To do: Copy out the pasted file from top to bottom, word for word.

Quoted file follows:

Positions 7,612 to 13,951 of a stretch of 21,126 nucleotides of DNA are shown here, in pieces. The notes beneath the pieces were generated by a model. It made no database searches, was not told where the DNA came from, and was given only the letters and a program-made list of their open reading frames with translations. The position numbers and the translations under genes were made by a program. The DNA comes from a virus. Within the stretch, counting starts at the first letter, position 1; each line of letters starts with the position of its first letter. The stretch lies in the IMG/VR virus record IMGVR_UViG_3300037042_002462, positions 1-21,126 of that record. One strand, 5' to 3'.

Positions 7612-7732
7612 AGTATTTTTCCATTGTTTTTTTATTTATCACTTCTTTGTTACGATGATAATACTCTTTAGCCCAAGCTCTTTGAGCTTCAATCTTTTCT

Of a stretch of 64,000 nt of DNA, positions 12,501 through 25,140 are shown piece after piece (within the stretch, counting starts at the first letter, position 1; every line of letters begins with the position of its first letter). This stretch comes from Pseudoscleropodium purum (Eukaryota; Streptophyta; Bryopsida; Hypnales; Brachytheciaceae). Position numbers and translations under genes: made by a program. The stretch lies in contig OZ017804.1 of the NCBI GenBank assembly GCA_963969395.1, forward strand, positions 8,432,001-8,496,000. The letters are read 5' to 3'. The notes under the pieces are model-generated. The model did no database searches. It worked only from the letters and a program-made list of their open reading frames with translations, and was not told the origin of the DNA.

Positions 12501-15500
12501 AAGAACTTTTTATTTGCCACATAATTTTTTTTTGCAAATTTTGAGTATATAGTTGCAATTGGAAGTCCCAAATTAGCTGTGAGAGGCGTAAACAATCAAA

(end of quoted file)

Positions 7,612 to 13,951 of a stretch of 21,126 nucleotides of DNA are shown here, in pieces. The notes beneath the pieces were generated by a model. It made no database searches, was not told where the DNA came from, and was given only the letters and a program-made list of their open reading frames with translations. The position numbers and the translations under genes were made by a program. The DNA comes from a virus. Within the stretch, counting starts at the first letter, position 1; each line of letters starts with the position of its first letter. The stretch lies in the IMG/VR virus record IMGVR_UViG_3300037042_002462, positions 1-21,126 of that record. One strand, 5' to 3'.

Positions 7612-7732
7612 AGTATTTTTCCATTGTTTTTTTATTTATCACTTCTTTGTTACGATGATAATACTCTTTAGCCCAAGCTCTTTGAGCTTCAATCTTTTCT

Of a stretch of 64,000 nt of DNA, positions 12,501 through 25,140 are shown piece after piece (within the stretch, counting starts at the first letter, position 1; every line of letters begins with the position of its first letter). This stretch comes from Pseudoscleropodium purum (Eukaryota; Streptophyta; Bryopsida; Hypnales; Brachytheciaceae). Position numbers and translations under genes: made by a program. The stretch lies in contig OZ017804.1 of the NCBI GenBank assembly GCA_963969395.1, forward strand, positions 8,432,001-8,496,000. The letters are read 5' to 3'. The notes under the pieces are model-generated. The model did no database searches. It worked only from the letters and a program-made list of their open reading frames with translations, and was not told the origin of the DNA.

Positions 12501-15500
12501 AAGAACTTTTTATTTGCCACATAATTTTTTTTTGCAAATTTTGAGTATATAGTTGCAATTGGAAGTCCCAAATTAGCTGTGAGAGGCGTAAACAATCAAA